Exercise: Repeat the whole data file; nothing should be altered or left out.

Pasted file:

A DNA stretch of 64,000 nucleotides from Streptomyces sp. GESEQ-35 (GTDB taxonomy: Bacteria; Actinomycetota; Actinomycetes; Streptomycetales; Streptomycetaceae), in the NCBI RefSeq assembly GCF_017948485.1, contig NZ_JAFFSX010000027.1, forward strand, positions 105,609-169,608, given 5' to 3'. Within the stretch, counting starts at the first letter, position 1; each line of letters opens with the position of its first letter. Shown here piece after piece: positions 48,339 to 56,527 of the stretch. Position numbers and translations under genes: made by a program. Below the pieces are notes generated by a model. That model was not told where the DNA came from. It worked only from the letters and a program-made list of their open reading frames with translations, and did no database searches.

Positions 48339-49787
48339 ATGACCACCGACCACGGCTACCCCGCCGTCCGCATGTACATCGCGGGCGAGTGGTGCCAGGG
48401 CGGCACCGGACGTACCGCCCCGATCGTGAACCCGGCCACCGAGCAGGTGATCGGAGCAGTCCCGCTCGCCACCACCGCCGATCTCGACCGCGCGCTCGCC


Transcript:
A DNA stretch of 64,000 nucleotides from Streptomyces sp. GESEQ-35 (GTDB taxonomy: Bacteria; Actinomycetota; Actinomycetes; Streptomycetales; Streptomycetaceae), in the NCBI RefSeq assembly GCF_017948485.1, contig NZ_JAFFSX010000027.1, forward strand, positions 105,609-169,608, given 5' to 3'. Within the stretch, counting starts at the first letter, position 1; each line of letters opens with the position of its first letter. Shown here piece after piece: positions 48,339 to 56,527 of the stretch. Position numbers and translations under genes: made by a program. Below the pieces are notes generated by a model. That model was not told where the DNA came from. It worked only from the letters and a program-made list of their open reading frames with translations, and did no database searches.

Positions 48339-49787
48339 ATGACCACCGACCACGGCTACCCCGCCGTCCGCATGTACATCGCGGGCGAGTGGTGCCAGGG
48401 CGGCACCGGACGTACCGCCCCGATCGTGAACCCGGCCACCGAGCAGGTGATCGGAGCAGTCCCGCTCGCCACCACCGCCGATCTCGACCGCGCGCTCGCC